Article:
Petition to Mayor Sylvester Turner and City Council of Houston
Bag-Free Bayous Houston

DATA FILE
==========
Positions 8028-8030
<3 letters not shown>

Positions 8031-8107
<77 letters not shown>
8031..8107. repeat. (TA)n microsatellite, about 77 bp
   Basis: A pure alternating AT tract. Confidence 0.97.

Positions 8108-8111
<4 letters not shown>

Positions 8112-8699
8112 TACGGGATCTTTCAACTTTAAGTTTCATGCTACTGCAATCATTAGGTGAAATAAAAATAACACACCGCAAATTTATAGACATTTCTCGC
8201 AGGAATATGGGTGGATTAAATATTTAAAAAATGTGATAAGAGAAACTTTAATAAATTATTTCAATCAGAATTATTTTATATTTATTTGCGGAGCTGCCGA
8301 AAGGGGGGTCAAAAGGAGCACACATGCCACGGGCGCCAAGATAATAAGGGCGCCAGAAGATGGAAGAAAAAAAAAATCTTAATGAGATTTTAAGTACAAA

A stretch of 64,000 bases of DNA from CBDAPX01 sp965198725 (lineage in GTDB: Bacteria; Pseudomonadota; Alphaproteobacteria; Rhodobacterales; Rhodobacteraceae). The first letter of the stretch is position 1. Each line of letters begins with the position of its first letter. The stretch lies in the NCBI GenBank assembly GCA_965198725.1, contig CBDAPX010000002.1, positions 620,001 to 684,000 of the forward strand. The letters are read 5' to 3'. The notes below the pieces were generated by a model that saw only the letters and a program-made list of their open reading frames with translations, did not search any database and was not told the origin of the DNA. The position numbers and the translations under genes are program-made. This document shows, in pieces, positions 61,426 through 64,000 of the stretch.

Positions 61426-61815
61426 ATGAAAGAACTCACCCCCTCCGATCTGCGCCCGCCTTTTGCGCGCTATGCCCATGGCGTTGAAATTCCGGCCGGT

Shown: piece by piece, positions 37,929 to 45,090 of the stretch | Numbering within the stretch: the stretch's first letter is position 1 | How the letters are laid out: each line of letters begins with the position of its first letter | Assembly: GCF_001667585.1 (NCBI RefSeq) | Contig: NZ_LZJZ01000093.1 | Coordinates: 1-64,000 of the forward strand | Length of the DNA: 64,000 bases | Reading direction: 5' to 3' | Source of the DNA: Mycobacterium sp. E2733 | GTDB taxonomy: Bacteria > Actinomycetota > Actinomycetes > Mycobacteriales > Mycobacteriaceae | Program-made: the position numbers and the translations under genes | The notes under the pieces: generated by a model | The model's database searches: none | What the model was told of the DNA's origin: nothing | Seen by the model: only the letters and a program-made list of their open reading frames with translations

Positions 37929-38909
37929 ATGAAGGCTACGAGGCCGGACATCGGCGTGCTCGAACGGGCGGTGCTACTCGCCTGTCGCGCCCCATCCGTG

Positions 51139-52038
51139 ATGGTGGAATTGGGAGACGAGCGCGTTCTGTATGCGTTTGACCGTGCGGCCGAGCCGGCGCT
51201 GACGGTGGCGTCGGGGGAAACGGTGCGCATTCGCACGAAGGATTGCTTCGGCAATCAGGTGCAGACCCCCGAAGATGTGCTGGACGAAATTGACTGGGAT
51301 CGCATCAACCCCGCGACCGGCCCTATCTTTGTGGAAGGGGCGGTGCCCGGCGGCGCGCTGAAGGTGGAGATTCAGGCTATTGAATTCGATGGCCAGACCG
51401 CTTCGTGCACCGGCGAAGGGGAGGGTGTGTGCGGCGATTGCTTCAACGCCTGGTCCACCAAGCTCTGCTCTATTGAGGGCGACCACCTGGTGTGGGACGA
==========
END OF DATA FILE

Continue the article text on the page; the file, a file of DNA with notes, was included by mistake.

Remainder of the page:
We ask you to pass an ordinance that increases the use of reusable bags and decreases the use of single-use bags, especially plastic ones. Every year, about 300 million pounds of plastic are produced, but only 10 percent is recycled. It is estimated that Americans go through about 100 billion plastic bags a year, or 360 bags per year for every man, woman, and child in the country. Many of these bags end up on the streets and sidewalks or caught in tree branches. Others wind up in bayous. Not only does the litter look bad and hurt wildlife in the bayous, it washes into our bays, the Gulf of Mexico, and beyond. The adoption of reusable bags could save taxpayer dollars related to cleanup costs. Cities all over the world have cut the use of single-use plastic bags including Austin, Brownsville, Laredo, and the small town of Kermit, Texas. The most effective policy is a ban on plastic bags and a small fee on paper bags. Another option is to place a small fee on both plastic and paper bags. In some cities, the fees go to the retailer for their costs and in others they also help pay for cleaning up litter. Let’s make Houston a shining example of environmental responsibility! I encourage you to take a stand for beautiful bayous and streets! About this Petition:I am Lila Mankad, a 4th grader in Ms.Caraways's class at Travis Elementary in Houston. I live near Little White Oak Bayou, and it bothers me that it's full of trash. I've noticed that one of the main problems is plastic bags. As long as I can remember, they have been waving in the trees more abundantly than the Spanish Moss. Sadly, the the problem with plastic bags isn't just that they look trashy. They kill wildlife, block our waterways, and make Houston look like it doesn't care about the Earth.That might be the old Houston,but not the Houston I grew up in, or the Houston of tomorrow. I want to be the kind of person who changes the world instead of complaining. I want to be the kind of person that solves problems instead of creating them. I want Houston to be a city that really believes "it's worth it". For these reasons, I have joined together with my friend Caoilin Krathaus to start this petition to dramatically reduce the use of plastic bags by banning them or placing a fee on their use. And I know we can do it because cities across the world have made similar bans and reduced pollution drastically. Please sign this petition and help Houston be known for moss in it's trees instead of plastic.--------------------------------------------------------------------------  Wassimer, Bettina. “Raising Awareness of Plastic Waste.” New York Times, August 14, 2001. Accessed May 1, 2016.  Gamerman, Ellen. September 26, 2008. Wall Street Journal. Accessed May 1, 2016.  Surfrider Foundation. "Rise Above Plastics Toolkit." Surfrider.og. Accessed May 1, 2016.